Monday, 7 November 2011

Neighbourhood Watch

I went to see this play at the weekend, Alan Ayckbourn's latest. It was largely magnificent: a comic examination of the latent fascism in the heart of every Daily Mail reader. An ageing brother and sister move to a housing estate perched on a hill overlooking a rough council estate. Class hatred leads to paranoia, fear and a siege mentality as the central couple and their new neighbours interfere every more intrusively into the lives and mores of their community, justified as enhancing safety: democracy is quickly forgotten.

The gradual shifts into moral and physical oppression were done beautifully: the audience - largely  exactly the same age, social class and sartorial appearance as the characters - chuckled in agreement as those on stage expressed the kinds of moralistic, unjustified attitudes they themselves shared: but not all of them quite understood that they were being satirised. Ayckbourn understands his audience perfectly: he takes them seriously while making it clear that they too should examine their prejudices - and he's funny to boot. One character's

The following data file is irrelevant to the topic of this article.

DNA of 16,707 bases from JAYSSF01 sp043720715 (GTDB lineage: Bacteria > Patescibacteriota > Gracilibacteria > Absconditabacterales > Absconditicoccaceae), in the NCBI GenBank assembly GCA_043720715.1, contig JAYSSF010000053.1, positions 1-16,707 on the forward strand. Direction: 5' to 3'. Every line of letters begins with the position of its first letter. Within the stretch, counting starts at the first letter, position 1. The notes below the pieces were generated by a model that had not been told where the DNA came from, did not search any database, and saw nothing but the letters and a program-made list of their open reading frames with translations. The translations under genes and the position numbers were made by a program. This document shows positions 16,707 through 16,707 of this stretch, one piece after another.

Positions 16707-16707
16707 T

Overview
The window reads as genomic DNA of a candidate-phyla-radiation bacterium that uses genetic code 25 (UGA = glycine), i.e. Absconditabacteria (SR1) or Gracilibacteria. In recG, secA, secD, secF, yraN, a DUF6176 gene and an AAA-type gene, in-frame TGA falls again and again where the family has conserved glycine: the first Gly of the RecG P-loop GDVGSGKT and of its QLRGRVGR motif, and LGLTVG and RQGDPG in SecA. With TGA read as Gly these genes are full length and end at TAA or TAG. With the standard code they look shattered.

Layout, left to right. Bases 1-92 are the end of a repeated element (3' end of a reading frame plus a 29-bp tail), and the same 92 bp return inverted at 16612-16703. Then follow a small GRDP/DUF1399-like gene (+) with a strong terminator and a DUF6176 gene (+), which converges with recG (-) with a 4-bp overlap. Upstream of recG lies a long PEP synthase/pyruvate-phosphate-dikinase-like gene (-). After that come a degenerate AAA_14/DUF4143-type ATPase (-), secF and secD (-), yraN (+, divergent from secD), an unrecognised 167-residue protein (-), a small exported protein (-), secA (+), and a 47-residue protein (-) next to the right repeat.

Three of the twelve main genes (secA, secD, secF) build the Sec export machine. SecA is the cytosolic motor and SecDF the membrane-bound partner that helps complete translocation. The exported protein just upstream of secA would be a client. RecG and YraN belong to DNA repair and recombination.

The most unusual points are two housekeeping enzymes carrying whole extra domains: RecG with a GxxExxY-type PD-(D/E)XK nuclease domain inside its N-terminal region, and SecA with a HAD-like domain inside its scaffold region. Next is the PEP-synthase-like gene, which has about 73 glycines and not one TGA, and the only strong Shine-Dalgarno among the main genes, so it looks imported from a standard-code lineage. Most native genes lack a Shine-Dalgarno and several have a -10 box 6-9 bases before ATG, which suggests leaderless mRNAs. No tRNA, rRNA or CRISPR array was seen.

The only jarring note was the rather gratuitous introduction of a lesbian sub-theme. The brother and sister at the heart of the play were also the causes of this dystopia's downfall: despite their respectability, they condoned lynch mobs and gangs of heavies, and both of them gave in to their repressed sexual desire: he for the wife of an inadequate comrade, she for the abused wife of a neighbour. Two other characters, who never appeared, were also lesbians - a naval officer and a judo instructor. It just felt a bit forced, as though an ageing playwright was putting in a dash of something risqué for his audience, without quite being sure of his cultural grounds: the lesbian element felt too insubstantial to be a serious theme, and therefore I wasn't convinced that it wasn't a bit of titillating decoration.

Overall, I thought the play worked very well, and the acting was magnificent: changes of pace and tone portrayed beautifully, character traits expressed through appearance and verbal tics very subtly. Last week, I gave a lecture on security-conscious architecture actually contributing to fear and social decay: how I wish I'd been able to send the students off to watch this play.

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